Contributing to a spousal individual retirement account (IRA) allows married couples to build a bigger retirement nest egg, even if only one spouse is currently employed. Individuals without income from jobs generally can't contribute to tax-advantaged retirement accounts, such as IRAs, because they don't have "eligible" compensation. However, there is an exception for married, non-working individuals whose spouses are employed, as long as they both meet specific requirements. Here is what you need to know.
- If one spouse has eligible compensation, that spouse can fund an IRA for the non-employed spouse and their own IRA.
- Traditional and Roth IRAs have the same contribution limits but different eligibility requirements.
- Each spouse's IRA must be held separately. IRAs cannot be held jointly.
Eligibility for Spousal IRA Contributions
If you are the working spouse and want to make an IRA contribution for your non-working spouse, you must:
- Have eligible compensation of at least the total spousal IRA contribution plus your own IRA contribution—if any. For IRA contribution purposes, eligible compensation includes wages, salaries, tips, commissions, nontaxable combat pay, and income from self-employment.
- File a joint income-tax return with your spouse.
Traditional IRAs once had age limits, but that changed in 2019. As a result, there are no longer any age limits when making IRA contributions.
However, it might be worth keeping in mind that Roth IRA account owners must have had a Roth for at least five years for their withdrawals to be tax-free. This will generally not be an issue for younger taxpayers, but older ones may want to plan accordingly.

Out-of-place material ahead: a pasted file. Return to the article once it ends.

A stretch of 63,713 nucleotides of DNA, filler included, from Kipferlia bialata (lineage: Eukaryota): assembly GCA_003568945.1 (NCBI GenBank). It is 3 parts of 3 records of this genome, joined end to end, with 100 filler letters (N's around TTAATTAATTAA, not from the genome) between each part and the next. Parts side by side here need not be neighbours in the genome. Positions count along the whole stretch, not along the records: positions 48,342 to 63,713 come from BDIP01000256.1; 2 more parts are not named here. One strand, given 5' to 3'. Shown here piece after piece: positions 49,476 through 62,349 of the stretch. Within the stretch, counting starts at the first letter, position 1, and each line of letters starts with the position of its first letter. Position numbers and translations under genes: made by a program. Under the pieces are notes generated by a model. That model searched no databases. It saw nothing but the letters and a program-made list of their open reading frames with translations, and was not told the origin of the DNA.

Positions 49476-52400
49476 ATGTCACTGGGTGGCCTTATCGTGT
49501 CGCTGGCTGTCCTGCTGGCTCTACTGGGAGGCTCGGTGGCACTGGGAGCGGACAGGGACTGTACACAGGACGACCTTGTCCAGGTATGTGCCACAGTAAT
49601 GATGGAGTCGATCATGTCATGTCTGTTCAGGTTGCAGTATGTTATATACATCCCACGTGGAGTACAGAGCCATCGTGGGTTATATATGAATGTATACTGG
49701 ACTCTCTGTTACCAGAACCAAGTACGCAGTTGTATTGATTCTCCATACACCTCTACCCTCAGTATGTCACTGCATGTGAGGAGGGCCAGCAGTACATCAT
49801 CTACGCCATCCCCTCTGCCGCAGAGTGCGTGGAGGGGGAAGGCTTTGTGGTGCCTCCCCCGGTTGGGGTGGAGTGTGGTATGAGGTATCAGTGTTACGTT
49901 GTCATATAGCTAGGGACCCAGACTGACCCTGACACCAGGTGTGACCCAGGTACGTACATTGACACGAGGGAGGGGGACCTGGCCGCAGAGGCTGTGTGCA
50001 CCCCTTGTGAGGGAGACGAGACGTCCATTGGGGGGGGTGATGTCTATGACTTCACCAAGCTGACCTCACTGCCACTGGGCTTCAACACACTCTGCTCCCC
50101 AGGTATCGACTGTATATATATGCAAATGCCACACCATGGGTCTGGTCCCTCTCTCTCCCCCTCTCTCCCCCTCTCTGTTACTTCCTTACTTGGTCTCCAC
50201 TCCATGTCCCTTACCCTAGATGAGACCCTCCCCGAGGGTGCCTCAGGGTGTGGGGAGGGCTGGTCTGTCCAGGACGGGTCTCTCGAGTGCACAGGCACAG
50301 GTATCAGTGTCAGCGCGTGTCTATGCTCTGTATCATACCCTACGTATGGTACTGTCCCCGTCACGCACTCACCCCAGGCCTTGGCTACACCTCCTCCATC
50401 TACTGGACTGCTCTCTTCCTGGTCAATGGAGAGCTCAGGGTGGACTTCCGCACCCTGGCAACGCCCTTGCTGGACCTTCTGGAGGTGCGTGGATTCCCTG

Contribution Limits for Traditional and Roth IRAs
For 2023, the individual contribution limit for both traditional and Roth IRAs is the lesser of:
- $6,500 a year for individuals under age 50 as of the end of the year and $7,500 for anyone 50 or older
- 100% of eligible compensation
You can contribute those amounts to both your and your spouse's IRAs for up to a maximum of $15,000 if both of you are 50 or over.
Note that those are the total amounts you can contribute for the year, regardless of how many IRAs you have. For example, if you have both a traditional and a Roth IRA, you could split $6,500 between the two, putting $3,250 in each.
There is no income cap on your eligibility to make traditional IRA contributions. However, people with incomes over a certain level may not be able to take a tax deduction for their contributions. These rules are explained in IRS Publication 590-A.
If you want to contribute to a Roth IRA for your spouse (or yourself), there are income limits. For 2023, a married couple who file a joint tax return and have a modified adjusted gross income (MAGI) of up to $218,000 can contribute the full amount to each of their Roth IRAs.
Couples with incomes between $218,000 and $228,000 can make partial Roth contributions. However, if their income exceeds $228,000, they no longer qualify for Roth IRAs.
Other IRA Rules